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Tackling under occupancy in social housing

Exemplar Award Winner- Runner-up National Gazetteers Integration Award 2011: Huntingdonshire District Council

When the Housing Strategy Team at Huntingdonshire District Council embarked upon a scheme to address under occupancy in social housing, it knew that the LLPG would be able to help them provide a clear picture of the size of the problem.

With increasing pressures on public funding and a reduction in social housing grant from the Homes and Communities Agency, Huntingdonshire and its Registered Provider partners undertook a project to make best use of their existing housing stock. In addition, proposed housing benefit restrictions on bedroom size, coming into force from April 2013 for working age households, will add further pressure on landlords to ensure that properties are not under occupied.

The first task was to accurately assess the size of the problem. This was achieved by using social housing stock data held on the LLPG. The UPRN and the corresponding council tax property reference are maintained in the LLPG. Further links are maintained between council tax and the housing benefit system through the common use of the council tax property reference, enabling both systems to be synchronised with the LLPG. Single occupancy data from council tax were matched with the number of bedrooms held in the social housing data, enabling the LLPG to effectively identify 544 properties, 6% of the total housing stock, which were under occupied by two or more bedrooms.

A mapping exercise was undertaken to visualise the overall picture, using the data cross referenced with the LLPG’s address coordinates. This has provided the opportunity to compare under-occupying properties against potential new build schemes and enabled targeting of people living near new developments who may be suitable.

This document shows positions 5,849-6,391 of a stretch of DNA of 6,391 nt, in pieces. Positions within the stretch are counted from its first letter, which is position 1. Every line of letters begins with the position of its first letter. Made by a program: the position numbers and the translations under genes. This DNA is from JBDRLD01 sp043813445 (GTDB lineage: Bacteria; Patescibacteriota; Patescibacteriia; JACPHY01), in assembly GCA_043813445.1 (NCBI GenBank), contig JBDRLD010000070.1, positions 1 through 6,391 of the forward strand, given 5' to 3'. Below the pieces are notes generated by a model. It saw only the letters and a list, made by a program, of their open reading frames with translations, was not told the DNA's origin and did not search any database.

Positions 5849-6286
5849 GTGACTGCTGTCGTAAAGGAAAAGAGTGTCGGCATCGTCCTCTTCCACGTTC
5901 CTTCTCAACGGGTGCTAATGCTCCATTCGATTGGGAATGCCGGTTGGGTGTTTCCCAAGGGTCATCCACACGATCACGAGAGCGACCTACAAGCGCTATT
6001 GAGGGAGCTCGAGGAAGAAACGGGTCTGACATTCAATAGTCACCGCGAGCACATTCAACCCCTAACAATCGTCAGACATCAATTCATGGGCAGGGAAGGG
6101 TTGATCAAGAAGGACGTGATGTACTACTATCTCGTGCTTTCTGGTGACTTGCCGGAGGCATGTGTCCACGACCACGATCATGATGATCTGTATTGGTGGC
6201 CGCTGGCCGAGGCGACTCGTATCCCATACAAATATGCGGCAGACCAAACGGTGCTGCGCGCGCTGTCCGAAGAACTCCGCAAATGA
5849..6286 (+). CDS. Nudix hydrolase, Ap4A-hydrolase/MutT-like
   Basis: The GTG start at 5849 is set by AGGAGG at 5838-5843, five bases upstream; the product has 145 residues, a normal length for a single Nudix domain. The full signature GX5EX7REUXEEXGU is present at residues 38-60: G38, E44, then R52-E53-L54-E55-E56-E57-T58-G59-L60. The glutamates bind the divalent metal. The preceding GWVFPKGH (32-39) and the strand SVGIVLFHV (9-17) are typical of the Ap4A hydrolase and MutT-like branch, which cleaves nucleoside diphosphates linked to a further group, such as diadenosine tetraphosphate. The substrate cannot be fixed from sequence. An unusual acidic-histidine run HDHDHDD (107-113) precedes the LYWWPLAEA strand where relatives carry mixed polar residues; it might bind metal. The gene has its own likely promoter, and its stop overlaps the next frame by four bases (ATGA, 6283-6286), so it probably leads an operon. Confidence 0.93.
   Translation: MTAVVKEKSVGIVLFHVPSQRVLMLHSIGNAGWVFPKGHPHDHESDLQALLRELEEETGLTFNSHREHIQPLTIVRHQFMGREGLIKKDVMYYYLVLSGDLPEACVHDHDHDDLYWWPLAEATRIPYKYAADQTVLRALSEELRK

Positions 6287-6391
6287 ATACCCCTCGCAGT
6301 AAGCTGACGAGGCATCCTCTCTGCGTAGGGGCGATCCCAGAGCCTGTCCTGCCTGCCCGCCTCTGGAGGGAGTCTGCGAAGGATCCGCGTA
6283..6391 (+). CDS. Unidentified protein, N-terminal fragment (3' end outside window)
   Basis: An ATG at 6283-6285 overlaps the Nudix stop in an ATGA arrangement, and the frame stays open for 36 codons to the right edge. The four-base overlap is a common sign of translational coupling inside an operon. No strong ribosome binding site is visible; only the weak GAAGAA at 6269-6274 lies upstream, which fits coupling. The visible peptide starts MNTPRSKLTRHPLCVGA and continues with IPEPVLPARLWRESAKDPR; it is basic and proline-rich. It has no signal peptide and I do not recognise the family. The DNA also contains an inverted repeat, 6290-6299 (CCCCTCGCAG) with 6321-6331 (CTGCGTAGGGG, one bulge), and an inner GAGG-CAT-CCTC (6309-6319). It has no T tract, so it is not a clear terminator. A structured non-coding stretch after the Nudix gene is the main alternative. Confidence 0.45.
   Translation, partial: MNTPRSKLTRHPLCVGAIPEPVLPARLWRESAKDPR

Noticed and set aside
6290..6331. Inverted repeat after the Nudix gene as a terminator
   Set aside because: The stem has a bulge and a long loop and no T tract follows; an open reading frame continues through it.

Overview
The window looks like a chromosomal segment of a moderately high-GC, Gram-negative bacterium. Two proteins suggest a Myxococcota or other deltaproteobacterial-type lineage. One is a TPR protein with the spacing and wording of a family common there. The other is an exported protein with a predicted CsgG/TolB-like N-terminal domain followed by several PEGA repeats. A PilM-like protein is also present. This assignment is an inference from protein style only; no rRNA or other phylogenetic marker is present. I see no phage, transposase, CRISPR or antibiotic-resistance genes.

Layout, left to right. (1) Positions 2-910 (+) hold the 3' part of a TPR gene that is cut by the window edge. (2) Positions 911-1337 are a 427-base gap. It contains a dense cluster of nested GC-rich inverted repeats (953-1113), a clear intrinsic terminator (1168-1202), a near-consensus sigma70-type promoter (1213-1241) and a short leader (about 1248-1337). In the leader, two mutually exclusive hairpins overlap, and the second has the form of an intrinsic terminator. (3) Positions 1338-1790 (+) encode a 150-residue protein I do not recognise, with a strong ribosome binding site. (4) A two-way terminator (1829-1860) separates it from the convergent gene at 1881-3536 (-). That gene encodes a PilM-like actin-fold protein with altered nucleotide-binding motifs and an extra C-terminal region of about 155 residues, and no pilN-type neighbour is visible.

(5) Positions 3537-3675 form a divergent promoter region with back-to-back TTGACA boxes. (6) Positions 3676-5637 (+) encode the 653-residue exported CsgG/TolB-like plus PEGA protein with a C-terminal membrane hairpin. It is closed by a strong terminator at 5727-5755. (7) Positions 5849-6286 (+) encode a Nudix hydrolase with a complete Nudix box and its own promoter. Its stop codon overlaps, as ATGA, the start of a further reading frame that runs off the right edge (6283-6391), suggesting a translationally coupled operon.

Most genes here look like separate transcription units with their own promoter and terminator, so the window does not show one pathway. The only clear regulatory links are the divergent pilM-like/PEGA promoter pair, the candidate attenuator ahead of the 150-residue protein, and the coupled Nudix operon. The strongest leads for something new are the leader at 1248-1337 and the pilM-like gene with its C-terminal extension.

Outcomes

Following this initial exercise, Huntingdonshire and seven housing associations, Age UK Cambridgeshire and the local Volunteer Bureau signed up to the ‘Under Occupation Partnership Agreement’. This joint working agreement will achieve a number of positive outcomes, both financial and social.

The mapping exercise will ensure that any new properties built will be of the right type and size and in the correct location. Fewer larger houses will need to be built with smaller homes for those downsizing being built instead. The public sector grant required to build one of these larger houses is estimated at £50,000, whilst the cost of an incentive encouraging a person to move to a smaller home can be less than £2,000.

There are significant benefits for tenants who will pay less rent for smaller homes and less on other outgoings such as council tax and utilities bills. There will be a consequent reduction in the council’s housing benefit bill and the risk of rent arrears to housing associations will be reduced.

By releasing larger properties, those currently living in overcrowded homes or on the housing register will stand a greater chance of moving into suitable accommodation with a resultant improvement in health and well-being.

Key benefits

• LLPG integration enabled the identification of under occupied social housing

• challenging under occupancy will enable housing associations to make better use of existing housing stock • facilitated joined up working across council departments including housing, housing benefits and council tax

• closer working partnership between the council, housing associations and the voluntary sector

• significant savings in the new property building programme with a more intelligent response to meeting real housing need

• reduction in the council’s housing benefit bill for those on housing benefit who choose to downsize • vacation of larger homes for those who need them

• service now available to support vulnerable people who want to move to smaller accommodation • there has been great interest in this project which has been cited as best practice and drawn the attention of the Department for Communities and Local Government (DCLG) and the Chartered Institute of Housing Making Best Use of Stock team.

View from the authority

“We firmly believe the LLPG to be a key element in driving forward effective and targeted service delivery. By placing the UPRN at the core of every service delivery system, not only can we continue to improve the services we offer, but also make savings through effective data sharing and joined up working. The immediate benefits internally range from fraud detection to enhanced routes for waste collection, as well as a much better understanding of each and every resident who consumes our services. As a result, the resident benefits from better services, as well as the convenience of being able to transact and gain access to a wealth of public information online. All of this has been facilitated by the LLPG.”

-Luke Studden LLPG Custodian, London Borough of Harrow

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